Iowa State Cyclones defensive back T.J. Tampa (2) celebrates an interception in the first quarter during a college football game between the Iowa State Cyclones and the Cincinnati Bearcats on Saturday, Oct. 14, 2023, at Nippert Stadium in Cincinnati. © Kareem Elgazzar/The Enquirer / USA TODAY NETWORK
AMES — Mention the names Xavier Worthy and Adonai Mitchell to Iowa State cornerback T.J. Tampa and he’ll respond with a blank stare.
Texas’s pair of elite wide receivers don’t evince fear from the time-tested senior. Tampa’s one of several top NFL prospects at his position and he didn’t ascend to such a lofty perch by being nervous. Instead, he’s eager and able — a true lockdown corner for the Cyclones’ always-constrictive defense.
“It’s definitely a great challenge, these great receivers,” said Tampa, who seeks to help ISU (6-4, 5-2) upend the No. 7 Longhorns (9-1, 6-1) at 7 p.m. Saturday (FOX) at Jack Trice Stadium. “But I feel like if we stay true to who we are and we stay true to (defensive coordinator Jon) Heacock and his scheme, I feel like we’ll do (well).”
Mitchell, a 6-4, 196-pound junior, leads Texas with nine touchdown receptions this season. His blend of size and speed allows him to both break free from defenders as well as win in jump-ball situations.
Worthy, a 6-1, 172-pound junior, caught two touchdown passes to help his team edge the Cyclones, 24-21, last season in Austin. He’s also potent in the punt return game, averaging a Big 12-best 18.7 yards per attempt.
“We all know he’s a very quick, fast guy,” said Tampa, who many NFL Draft analysts peg as a potential second-round selection. “If he scores, you’ve just got to keep playing.”
Tampa and his fellow defensive backs hope they’ll be back at full strength on the back end when they face the Longhorns’ Quinn Ewers-led offense. Free safety Jeremiah Cooper — who snared five interceptions in the first seven games of the season — has missed the past two games with a lower leg injury and his playmaking ability has been sorely missed.
“(He’s) certainly, I would say, a lot more likely to play than less likely to play, at least as of right now,” ISU head coach Matt Campbell said on Tuesday.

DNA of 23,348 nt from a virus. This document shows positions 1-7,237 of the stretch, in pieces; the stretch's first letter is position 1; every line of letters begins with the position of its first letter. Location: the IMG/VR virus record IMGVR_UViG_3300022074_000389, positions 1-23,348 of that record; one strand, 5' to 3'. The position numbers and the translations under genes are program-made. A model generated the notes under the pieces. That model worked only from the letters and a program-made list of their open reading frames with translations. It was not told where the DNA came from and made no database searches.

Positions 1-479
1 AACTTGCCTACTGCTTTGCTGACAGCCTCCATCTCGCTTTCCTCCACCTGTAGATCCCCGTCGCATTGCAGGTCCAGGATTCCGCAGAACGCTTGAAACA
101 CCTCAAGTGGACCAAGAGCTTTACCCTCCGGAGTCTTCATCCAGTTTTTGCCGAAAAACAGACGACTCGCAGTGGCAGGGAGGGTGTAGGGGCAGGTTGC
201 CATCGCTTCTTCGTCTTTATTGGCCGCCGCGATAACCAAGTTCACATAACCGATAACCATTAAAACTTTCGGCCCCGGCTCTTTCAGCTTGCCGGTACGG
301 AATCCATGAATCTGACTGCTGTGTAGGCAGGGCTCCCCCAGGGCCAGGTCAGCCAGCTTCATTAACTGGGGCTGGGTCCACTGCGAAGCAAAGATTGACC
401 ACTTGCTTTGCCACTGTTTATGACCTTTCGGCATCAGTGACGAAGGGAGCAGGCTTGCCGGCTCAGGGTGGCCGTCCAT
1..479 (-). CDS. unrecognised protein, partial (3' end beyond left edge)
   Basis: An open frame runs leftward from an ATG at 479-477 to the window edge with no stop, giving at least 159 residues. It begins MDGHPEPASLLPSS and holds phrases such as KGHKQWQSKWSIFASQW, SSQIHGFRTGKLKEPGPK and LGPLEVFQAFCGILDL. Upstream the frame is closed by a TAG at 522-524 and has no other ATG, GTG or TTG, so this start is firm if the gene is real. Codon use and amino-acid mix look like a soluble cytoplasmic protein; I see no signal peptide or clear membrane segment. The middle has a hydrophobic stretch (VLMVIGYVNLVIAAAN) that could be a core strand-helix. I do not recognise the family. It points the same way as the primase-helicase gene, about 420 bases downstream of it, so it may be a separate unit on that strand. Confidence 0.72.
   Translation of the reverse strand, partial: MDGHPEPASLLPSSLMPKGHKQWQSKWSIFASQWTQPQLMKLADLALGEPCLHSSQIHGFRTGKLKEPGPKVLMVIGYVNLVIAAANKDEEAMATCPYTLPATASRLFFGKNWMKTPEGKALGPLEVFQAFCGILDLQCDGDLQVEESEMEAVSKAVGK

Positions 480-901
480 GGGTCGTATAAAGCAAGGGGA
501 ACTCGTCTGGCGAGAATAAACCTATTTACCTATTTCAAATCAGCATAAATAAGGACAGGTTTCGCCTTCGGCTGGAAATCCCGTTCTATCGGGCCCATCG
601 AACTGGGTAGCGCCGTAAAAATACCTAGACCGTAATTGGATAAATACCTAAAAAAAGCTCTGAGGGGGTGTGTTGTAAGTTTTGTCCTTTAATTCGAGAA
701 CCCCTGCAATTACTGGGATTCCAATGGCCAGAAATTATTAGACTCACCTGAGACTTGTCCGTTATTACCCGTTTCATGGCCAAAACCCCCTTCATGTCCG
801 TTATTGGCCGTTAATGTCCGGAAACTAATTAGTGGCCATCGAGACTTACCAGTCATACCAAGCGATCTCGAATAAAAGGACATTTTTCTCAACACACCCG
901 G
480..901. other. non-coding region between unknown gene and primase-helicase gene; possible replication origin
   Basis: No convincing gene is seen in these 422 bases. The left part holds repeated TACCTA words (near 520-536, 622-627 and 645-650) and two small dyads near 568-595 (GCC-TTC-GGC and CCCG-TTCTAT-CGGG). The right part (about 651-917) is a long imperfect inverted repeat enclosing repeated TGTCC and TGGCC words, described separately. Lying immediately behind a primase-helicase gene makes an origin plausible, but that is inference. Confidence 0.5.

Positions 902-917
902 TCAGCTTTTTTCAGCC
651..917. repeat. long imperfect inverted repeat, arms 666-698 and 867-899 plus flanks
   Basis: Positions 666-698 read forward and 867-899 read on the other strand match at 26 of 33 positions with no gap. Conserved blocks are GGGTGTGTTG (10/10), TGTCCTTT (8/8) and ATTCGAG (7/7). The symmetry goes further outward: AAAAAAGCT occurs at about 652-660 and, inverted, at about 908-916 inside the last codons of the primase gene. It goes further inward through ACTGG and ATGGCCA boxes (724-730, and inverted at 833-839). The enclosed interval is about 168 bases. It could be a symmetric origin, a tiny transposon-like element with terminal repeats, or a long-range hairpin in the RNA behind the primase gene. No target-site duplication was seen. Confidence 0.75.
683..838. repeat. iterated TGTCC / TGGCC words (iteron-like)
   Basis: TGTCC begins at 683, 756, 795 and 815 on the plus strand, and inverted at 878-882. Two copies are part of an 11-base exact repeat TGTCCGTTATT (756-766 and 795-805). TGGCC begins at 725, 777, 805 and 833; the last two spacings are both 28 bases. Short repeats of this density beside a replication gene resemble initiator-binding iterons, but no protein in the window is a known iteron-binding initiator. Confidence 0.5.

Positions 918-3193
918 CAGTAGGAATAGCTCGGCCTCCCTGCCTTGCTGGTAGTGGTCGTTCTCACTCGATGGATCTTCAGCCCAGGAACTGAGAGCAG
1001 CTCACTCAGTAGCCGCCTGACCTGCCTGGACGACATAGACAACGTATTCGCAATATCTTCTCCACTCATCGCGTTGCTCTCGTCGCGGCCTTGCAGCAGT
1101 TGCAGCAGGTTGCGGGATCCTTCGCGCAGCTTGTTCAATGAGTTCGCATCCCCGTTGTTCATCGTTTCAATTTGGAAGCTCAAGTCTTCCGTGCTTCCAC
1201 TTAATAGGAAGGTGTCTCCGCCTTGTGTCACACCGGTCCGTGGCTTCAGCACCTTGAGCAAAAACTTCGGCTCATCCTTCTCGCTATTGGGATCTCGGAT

But even with Cooper sitting out, the Cyclones have continued to shine in the secondary. They lead the conference in passing yards allowed per game at 204.3. ISU’s opponents are also averaging a meager 6.1 yards per pass attempt — a number that ranks 12th nationally.
“We’re playing good football,” Tampa said. “These games are key games. It’s kind of hard, but everybody is together all the time and we believe in each other.”
ISU’s coaches have trusted Tampa for a long time because he’s excelled in pass coverage since being shifted from wide receiver to cornerback as a freshman. His athleticism and ability to adapt hastened the move, which Tampa readily accepted. Trust, it turns out, is a two-way proposition.
“You go through the recruiting journey and a lot of that was through the wide receiver play of him,” Campbell said. “And then you flip, he comes to camp and takes a couple reps at corner and you’re like, ‘Holy smokes. Maybe this guy is a true NFL corner.’”
Maybe, but right now Tampa will settle for being among the nation’s best at the collegiate level. That’s more than enough as he prepares to make his 21st consecutive start Saturday night against the Longhorns — and last at Jack Trice Stadium.
“It’s awesome to see guys change on their own,” Heacock said of Tampa’s four-year journey within the program. “Sometimes as coaches, you’ve got to keep explaining, trying to get them to understand, and then the light comes on. When they understand, it becomes player-driven, personally driven. It’s been fun to watch him do that. Just growing up and everything he’s trying to do is to be a professional. I think all the other players see it, too.”